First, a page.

Georges Braque (1882–1963), Bottle of Marc Vieux, 1912. Oil and charcoal on canvas, 21 1/2 × 17 15/16 in. (54.6 × 45.6 cm). Leonard A. Lauder Cubist Collection, Purchase, Leonard A. Lauder Gift, 2015 © 2016 Artists Rights Society (ARS), New York / ADAGP, Paris
In Bottle of Marc Vieux, Braque combined drawing and painting, blurring the boundaries of the two media. He began by applying a thin white ground layer, composed of barium sulfate, lead white, gypsum, and linseed oil to a length of fine-weave canvas. In this way Braque created a particularly smooth support that approximated the high-quality wove paper that both he and Picasso favored during this period. He attached the prepared canvas onto a standard size oval stretcher before he began to work on it. Braque used fine charcoal to draw the outlines of the major compositional elements, which he selectively enhanced with thin layers of oil paint. He continued using charcoal, both on top of and adjacent to the paint, creating a subtle variety of effects that modulate the perception of depth and volume. His sophisticated use of charcoal is particularly apparent under magnification (FIG. 1). Braque amplified these visual subtleties by varying the density of his paint application. Many areas are devoid of paint, leaving the ground layer exposed. Elsewhere, nearly imperceptible washes define objects such as the etched rectangular mirror at the upper right. Below, thickly textured letters intimate the word "BAL.” The letter B—the darkest and most thickly painted—was created by daubing layers of umber and black paint through a stencil (FIG. 2). The deep indentation and paint smudge above the B is indicative of such a device more commonly associated with the design trade.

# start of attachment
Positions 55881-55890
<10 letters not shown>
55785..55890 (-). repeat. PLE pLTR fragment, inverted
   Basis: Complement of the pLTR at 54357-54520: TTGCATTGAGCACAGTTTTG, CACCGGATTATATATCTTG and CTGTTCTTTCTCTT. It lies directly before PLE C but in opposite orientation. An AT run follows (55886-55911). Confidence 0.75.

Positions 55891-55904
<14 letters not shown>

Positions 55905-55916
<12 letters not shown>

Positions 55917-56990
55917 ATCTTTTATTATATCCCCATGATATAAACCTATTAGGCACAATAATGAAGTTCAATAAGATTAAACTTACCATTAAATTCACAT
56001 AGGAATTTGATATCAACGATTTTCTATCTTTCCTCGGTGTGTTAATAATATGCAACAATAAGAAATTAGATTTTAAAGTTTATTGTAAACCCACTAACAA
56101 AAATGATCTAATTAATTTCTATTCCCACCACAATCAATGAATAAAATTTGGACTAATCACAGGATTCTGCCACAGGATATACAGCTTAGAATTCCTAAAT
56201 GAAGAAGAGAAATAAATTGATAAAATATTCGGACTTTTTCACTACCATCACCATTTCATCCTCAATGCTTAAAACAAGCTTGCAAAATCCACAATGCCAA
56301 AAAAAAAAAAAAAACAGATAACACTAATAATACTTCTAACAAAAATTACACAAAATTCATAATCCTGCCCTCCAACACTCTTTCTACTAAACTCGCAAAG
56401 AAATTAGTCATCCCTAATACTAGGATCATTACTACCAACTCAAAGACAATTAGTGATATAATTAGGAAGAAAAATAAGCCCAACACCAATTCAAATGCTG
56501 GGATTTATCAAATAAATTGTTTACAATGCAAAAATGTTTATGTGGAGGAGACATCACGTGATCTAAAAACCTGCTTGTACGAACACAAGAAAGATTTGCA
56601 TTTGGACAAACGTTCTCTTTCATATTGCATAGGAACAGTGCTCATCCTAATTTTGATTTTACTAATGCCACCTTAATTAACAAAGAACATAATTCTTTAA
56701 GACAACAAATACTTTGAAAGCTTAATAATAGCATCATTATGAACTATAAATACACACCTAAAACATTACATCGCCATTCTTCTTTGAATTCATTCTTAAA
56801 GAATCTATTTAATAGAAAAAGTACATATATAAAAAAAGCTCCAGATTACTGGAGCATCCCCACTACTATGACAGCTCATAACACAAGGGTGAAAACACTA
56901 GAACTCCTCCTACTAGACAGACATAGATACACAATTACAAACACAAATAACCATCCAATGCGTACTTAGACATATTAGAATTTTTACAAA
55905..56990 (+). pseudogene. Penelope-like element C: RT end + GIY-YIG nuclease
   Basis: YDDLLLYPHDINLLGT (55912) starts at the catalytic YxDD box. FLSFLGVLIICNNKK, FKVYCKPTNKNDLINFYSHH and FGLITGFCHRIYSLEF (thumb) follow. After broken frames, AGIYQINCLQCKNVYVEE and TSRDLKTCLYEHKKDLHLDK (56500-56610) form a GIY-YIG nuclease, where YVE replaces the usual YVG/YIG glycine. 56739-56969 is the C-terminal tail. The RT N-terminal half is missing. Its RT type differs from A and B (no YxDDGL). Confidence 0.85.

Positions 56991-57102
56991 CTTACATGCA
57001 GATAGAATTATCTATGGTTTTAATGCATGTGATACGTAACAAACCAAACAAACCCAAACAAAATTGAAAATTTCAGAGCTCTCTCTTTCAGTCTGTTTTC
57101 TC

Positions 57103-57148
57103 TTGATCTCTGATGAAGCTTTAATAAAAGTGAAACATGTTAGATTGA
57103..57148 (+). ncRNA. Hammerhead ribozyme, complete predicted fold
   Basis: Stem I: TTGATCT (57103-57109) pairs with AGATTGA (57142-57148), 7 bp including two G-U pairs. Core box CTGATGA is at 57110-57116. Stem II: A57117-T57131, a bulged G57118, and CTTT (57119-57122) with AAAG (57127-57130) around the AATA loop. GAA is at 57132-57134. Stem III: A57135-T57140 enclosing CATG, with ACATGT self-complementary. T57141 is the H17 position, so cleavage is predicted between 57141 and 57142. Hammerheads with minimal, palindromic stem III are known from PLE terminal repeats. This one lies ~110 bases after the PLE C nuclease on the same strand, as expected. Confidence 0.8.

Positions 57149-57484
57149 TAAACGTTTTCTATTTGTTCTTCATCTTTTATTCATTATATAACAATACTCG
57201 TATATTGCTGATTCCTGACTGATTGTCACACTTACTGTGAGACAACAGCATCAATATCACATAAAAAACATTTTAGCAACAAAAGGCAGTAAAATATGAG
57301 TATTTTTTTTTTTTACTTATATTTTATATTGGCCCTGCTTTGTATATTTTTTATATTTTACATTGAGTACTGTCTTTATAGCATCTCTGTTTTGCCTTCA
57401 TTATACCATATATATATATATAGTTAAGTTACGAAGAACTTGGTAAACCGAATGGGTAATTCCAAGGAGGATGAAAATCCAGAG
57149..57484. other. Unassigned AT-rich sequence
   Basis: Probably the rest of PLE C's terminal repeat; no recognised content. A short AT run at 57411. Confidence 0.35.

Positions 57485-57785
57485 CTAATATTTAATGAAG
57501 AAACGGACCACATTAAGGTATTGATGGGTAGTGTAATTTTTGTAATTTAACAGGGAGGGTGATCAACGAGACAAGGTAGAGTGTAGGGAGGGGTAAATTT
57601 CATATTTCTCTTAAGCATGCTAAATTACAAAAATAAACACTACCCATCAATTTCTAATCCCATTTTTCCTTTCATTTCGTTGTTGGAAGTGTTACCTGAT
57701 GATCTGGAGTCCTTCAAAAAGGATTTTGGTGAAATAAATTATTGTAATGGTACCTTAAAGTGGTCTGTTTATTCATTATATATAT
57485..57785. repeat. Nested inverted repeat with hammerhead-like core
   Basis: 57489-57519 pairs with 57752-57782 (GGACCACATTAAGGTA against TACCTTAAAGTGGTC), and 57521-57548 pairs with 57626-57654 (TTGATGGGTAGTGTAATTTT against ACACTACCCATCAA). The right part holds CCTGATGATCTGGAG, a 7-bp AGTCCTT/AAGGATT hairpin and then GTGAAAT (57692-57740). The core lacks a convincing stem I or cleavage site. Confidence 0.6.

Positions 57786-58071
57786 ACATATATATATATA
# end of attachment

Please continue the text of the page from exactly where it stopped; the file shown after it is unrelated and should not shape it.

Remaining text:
Isabelle Duvernois, with analytical assistance from Silvia Centeno.
FIG. 1: Raking light detail showing the charcoal under, adjacent, and on top of the paint layer.
FIG. 2: Raking light detail showing the thick textured paint layer and the mark left by the stencil letter above the vertical bar of the B.